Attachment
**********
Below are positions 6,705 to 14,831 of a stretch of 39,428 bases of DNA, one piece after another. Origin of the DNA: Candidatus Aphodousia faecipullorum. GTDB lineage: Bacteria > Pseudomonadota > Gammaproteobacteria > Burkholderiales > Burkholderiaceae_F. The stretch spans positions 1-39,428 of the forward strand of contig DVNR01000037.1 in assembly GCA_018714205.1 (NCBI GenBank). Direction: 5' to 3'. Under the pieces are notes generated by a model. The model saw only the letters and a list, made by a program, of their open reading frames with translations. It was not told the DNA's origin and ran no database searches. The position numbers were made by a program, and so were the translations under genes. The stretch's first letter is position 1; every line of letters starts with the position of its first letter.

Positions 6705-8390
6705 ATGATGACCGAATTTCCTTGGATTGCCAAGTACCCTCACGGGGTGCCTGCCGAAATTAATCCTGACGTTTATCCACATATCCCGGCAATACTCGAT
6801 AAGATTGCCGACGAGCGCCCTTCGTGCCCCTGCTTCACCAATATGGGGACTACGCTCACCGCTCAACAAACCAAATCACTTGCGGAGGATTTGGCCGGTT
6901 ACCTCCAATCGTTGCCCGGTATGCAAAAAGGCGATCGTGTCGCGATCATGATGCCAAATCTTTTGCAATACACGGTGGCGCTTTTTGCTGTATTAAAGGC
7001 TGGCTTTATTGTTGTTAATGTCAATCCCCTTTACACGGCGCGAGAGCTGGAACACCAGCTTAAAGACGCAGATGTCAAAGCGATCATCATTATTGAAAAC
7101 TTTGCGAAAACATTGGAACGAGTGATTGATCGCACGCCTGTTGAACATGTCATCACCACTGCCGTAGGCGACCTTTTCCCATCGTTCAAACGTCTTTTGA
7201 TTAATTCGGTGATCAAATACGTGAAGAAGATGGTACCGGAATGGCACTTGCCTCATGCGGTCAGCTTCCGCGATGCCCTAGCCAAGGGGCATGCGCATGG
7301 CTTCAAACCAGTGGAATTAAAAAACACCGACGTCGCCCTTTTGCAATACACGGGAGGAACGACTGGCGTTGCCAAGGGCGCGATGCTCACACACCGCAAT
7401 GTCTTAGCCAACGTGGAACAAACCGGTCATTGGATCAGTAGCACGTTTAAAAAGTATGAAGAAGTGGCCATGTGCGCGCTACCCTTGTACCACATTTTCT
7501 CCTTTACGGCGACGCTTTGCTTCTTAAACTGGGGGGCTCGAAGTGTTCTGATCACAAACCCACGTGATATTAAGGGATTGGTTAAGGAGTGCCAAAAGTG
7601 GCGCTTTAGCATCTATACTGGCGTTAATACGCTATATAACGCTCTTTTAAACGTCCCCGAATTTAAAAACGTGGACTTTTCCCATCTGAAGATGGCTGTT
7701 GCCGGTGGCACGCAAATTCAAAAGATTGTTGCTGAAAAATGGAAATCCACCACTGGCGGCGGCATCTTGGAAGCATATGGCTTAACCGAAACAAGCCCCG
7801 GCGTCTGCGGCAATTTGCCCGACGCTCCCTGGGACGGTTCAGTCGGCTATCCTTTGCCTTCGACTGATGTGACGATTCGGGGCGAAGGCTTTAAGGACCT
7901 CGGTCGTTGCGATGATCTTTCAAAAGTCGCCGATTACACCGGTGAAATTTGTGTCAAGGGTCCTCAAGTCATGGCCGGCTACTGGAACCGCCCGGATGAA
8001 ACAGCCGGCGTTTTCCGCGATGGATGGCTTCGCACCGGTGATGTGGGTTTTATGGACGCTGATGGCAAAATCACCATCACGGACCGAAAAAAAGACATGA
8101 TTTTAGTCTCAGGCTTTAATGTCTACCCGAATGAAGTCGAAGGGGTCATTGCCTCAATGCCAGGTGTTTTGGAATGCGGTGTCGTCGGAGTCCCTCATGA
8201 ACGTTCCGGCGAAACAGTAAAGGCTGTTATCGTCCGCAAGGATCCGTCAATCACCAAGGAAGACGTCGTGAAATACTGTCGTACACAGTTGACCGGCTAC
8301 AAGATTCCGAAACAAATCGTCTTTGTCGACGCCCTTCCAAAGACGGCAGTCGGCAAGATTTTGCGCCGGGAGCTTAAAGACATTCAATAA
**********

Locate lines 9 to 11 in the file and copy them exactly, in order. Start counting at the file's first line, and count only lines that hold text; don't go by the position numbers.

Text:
7301 CTTCAAACCAGTGGAATTAAAAAACACCGACGTCGCCCTTTTGCAATACACGGGAGGAACGACTGGCGTTGCCAAGGGCGCGATGCTCACACACCGCAAT
7401 GTCTTAGCCAACGTGGAACAAACCGGTCATTGGATCAGTAGCACGTTTAAAAAGTATGAAGAAGTGGCCATGTGCGCGCTACCCTTGTACCACATTTTCT
7501 CCTTTACGGCGACGCTTTGCTTCTTAAACTGGGGGGCTCGAAGTGTTCTGATCACAAACCCACGTGATATTAAGGGATTGGTTAAGGAGTGCCAAAAGTG